Welcome to the first installment of a brand new feature on FamilyAnimalMedicine.com - ASK THE VET.
In this series, we ask our three veterinarians the same question, and they each give their best answer. Today's topic is...
TIPS FOR SENIOR PET CARE:
What things make the biggest difference in maintaining their quality of life as they age?
DR. GENA GUERRIERO:
One of the biggest problems we see with our geriatric patients is obesity. It's so very important to keep our older pets slim because it helps with their mobility. Keeping them active with daily, controlled exercise is great for their stiffening, arthritic joints as well as important for cardiac/heart health.
Exercise and walks in the park are great for their sense of adventure and keeps geriatric pets' minds sharp.
A high quality senior diet with access to plenty of fresh water is a must. Twice yearly visits to FAM is ideal. Geriatric pets (like humans) may begin to develop diseases (diabetes, kidney disease, cataracts, heart disease) that if caught in the early stages can be easier to manage. We hope to see more of those cute, shuffling, graying critters - we love em!
DR. CARMIN BIEBERLY:
Yes, yes, and yes to all of Gena's comments! I would add that it is helpful to notice subtle changes in pets as they age. Watch for them getting up and sitting down more slowly, and with more hesitation. Are they jumping? Running? Also watch for changes in their drinking and eating habits. These subtle differences can be the first signs of disease processes that we can diagnose, and potentially slow down in their progression, leading to an improved quality of life.
It's also important to stay vigilant with heart worm prevention, fecal checks, and dental cleanings. The immune system in our older pets are not as healthy and strong as those of their younger counterparts. Because of this, preventative care may be even more important as our pets age.
DR. JENNY NOBLES:
I agree with everything Dr. Gena and Dr. Bieberly said above me - one thing I'd add is that 'slowing down' with age is to be expected; however, often times they are battling a condition silently and we should not just assume its due to age. Hence the need for twice-a-year visits to the vet for geriatric pets. I would stress to owners to not ignore the older cat that doesn't groom her coat like she used to, or the new lump that just appeared on the geriatric dog. There are cancers cured with surgery, there are conditions that can be managed well for years with appropriate medical care. We can't stop what aging does to their bodies and minds, but there is so much we can do to make them more comfortable and happier with special diets and supplements and medications. If we don't see them at FAM, we can't diagnose them, and we can't help them. And to touch on a sensitive topic...I think most of us agree that when we can't make life better for a suffering friend, euthanasia is the kindest way to relieve them of sickness and pain. FAM is not the type of clinic that pushes invasive diagnostics when it will be of no benefit to the patient - I like that about us. If you ever have questions about your pet's quality of life, we can help you make the decision that is best for your pet.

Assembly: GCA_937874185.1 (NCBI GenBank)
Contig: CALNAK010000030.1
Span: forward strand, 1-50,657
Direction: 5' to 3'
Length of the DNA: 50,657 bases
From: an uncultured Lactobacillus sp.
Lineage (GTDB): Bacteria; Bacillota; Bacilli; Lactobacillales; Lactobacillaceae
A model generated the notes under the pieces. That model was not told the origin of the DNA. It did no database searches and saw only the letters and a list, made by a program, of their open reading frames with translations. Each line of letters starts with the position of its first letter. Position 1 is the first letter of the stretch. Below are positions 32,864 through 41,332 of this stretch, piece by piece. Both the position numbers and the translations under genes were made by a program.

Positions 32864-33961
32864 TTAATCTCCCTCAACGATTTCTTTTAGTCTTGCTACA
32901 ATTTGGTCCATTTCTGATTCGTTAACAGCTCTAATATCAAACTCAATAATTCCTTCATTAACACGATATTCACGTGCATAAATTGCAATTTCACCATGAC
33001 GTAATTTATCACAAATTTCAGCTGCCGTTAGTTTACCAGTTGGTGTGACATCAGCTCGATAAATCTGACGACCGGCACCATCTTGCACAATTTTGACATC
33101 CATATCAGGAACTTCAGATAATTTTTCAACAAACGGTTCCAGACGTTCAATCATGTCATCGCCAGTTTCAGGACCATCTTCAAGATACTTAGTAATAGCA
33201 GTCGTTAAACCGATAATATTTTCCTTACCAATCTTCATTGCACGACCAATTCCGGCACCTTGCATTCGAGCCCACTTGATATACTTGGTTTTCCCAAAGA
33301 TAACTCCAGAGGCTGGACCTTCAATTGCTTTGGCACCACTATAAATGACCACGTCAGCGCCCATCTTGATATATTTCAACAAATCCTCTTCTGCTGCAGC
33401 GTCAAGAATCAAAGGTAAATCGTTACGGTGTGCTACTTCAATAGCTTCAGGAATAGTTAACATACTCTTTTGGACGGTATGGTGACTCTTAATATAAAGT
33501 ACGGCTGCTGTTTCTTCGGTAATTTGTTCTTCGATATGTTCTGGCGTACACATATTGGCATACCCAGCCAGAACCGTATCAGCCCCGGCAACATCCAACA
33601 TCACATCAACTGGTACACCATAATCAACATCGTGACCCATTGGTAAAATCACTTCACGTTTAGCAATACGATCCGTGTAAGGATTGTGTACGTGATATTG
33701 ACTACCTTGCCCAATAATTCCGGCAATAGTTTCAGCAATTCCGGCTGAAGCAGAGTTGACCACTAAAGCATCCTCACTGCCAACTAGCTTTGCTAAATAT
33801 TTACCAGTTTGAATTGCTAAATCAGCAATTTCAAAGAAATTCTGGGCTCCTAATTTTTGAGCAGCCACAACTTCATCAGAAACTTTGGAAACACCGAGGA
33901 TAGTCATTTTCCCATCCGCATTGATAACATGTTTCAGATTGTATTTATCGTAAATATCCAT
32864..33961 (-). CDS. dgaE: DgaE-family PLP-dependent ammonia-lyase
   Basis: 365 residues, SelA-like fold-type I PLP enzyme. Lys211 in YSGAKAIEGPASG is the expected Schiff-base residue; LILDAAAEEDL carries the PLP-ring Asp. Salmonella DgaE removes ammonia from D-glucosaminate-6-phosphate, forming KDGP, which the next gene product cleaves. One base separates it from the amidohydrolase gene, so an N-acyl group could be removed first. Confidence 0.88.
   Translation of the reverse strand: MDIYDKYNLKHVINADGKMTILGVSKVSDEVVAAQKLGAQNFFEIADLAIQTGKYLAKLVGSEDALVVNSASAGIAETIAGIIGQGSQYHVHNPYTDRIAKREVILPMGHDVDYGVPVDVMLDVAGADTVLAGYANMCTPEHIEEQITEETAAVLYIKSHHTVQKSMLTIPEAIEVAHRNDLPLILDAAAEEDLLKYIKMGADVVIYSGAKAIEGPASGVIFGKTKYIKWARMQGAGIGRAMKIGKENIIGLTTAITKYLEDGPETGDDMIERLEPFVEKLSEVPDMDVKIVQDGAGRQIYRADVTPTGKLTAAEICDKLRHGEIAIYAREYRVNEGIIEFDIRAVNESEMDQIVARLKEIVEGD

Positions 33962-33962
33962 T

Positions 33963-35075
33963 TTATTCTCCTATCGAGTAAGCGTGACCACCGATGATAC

Do you have a senior pet?
Dogs and cats are considered senior age around 7 years old. Our veterinarians recommend senior pets visit the vet twice per year to make sure they are nice and healthy. Schedule your pet's appointment with Dr. Gena, Dr. Bieberly, or Dr. Jenny today!
Have any ideas for the next edition of ASK THE VET? Let us know in the Comments here!